10 Things That Require Zero Talent

  1. Being On Time
  2. Work Ethic
  3. Effort
  4. Body Language
  5. Energy
  6. Attitude
  7. Passion
  8. Being Coachable
  9. Doing Extra
  10. Being Prepared
Sort of like how actors rely exclusively on their acting talent to succeed in films, and not on hundreds of support personnel to make them look good.
Sort of like how actors rely exclusively on their acting talent to succeed in films, and not on hundreds of support personnel to make them look good.

Let’s be honest with one another for a second: did reading that list make you feel good about yourself? Even for just a second? There’s nothing to be ashamed of if it did. That message was very cynically crafted to appeal. The average target for this post was probably a lower-middle-class to lower-upper-class professional adult who feels like they’re not living up to their full potential, and/or isn’t measuring up to the images of more successful people that are posting on LinkedIn. That covers… pretty much 90 per cent of LI’s user base. At the very least, all of us that read our LI timelines.

The message is supposed to seem encouraging. Ideally, a reader will recognize one or more qualities on the list as qualities that he or she possesses. That makes readers feels better about their own prospects. ‘I’m always on time,’ he/she thinks, ‘and I don’t have any “talent”, so therefore, by the transitive property of social media, I am just as likely to succeed in life as a person who got ahead via their natural talent(s)!’

It’s only when we step back and consider the implied message that it all collapses like a chocolate teapot. Being successful in a professional endeavour requires a minimum amount of either skill plus experience, or else a minimum amount of insulting wealth so that you can simply buy success from others. We’ve had decades of scholarship devoted to proving these rules: either be good at something, or be wealthy enough to rent others who are good at that thing. Preferably, be both.

So, if you don’t have scads of cash lying about to throw at your troubles, you need to be skilled. ‘Talent’ is defined as ‘a natural ability to be good at something, especially without being taught’. It’s generally safe to assume that a person who possesses the natural ability to perform a task will be more appealing to a coach, talent scout or hiring manager than a person who only has technical experience. The common assumption is that a person who possesses natural talent will eventually develop skill (through the process of exercising his or her talent) and will thereby become twice as good at whatever it is that they do. Meanwhile, a person who only possesses skill can’t ‘add’ natural talent later. Put another way, skill can be gained through experience, while talent cannot.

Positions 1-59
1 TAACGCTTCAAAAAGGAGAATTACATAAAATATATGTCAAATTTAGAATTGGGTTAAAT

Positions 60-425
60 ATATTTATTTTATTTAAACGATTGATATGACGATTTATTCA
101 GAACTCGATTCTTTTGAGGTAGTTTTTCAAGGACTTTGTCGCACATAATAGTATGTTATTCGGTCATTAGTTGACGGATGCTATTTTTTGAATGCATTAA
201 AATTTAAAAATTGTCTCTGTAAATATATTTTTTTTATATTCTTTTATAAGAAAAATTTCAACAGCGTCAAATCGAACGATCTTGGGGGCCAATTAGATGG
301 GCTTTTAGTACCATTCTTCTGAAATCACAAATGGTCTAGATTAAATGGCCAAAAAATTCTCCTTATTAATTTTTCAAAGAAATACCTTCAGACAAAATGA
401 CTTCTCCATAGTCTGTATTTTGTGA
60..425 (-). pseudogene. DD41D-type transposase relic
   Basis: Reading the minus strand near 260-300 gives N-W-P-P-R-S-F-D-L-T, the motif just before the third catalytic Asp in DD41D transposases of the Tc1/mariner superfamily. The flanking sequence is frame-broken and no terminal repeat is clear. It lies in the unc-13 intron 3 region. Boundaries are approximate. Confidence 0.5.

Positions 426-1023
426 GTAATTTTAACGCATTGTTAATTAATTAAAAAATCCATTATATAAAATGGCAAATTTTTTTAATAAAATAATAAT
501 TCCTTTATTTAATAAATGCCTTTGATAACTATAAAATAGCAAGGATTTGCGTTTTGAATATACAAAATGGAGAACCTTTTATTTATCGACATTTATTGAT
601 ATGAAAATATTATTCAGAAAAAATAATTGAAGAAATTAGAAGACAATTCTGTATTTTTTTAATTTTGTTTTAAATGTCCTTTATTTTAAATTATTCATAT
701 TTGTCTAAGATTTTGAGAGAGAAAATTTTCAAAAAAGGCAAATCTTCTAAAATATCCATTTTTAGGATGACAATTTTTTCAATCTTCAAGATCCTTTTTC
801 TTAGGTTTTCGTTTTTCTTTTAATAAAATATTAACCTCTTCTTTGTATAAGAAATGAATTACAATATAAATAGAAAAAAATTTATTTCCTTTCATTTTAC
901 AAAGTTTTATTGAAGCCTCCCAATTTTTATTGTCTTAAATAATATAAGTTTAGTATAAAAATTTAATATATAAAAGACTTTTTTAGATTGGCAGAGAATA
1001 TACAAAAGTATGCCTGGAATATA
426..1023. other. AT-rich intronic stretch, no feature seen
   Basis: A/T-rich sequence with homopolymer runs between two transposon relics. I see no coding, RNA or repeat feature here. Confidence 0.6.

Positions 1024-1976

If you don’t select the trait at character creation, you have to spend experience points to gain it. It’s in the rulebook.
If you don’t select the trait at character creation, you have to spend experience points to gain it. It’s in the rulebook.

This thing is, talent is often a valid functional replacement for ‘skill’ at the amateur level where the simplicity of a task means that talent can serve one-for-one substitute for practiced skill. An exceptional typist, programmer, athlete or sales weasel can dazzle the world when the bar for success is relatively low. Over time, however, professionals have to develop both a wide range of supporting skills and deep expertise in their primary function. Those professional improvements can only be learned (or bought); no one suddenly manifests an understanding of nuanced company politics because they were born with a physiological edge.

That’s why this feelgood list is lying to us when it describes these attributes as not ‘requiring talent’. Look at them again, and replace the word ‘talent’ with ‘skill’, since that’s really all that talent is… Does the message still hold true? Look at it dispassionately: do these ten things really require no skill whatsoever to achieve? For most of them, no; they require considerable skill and experience both.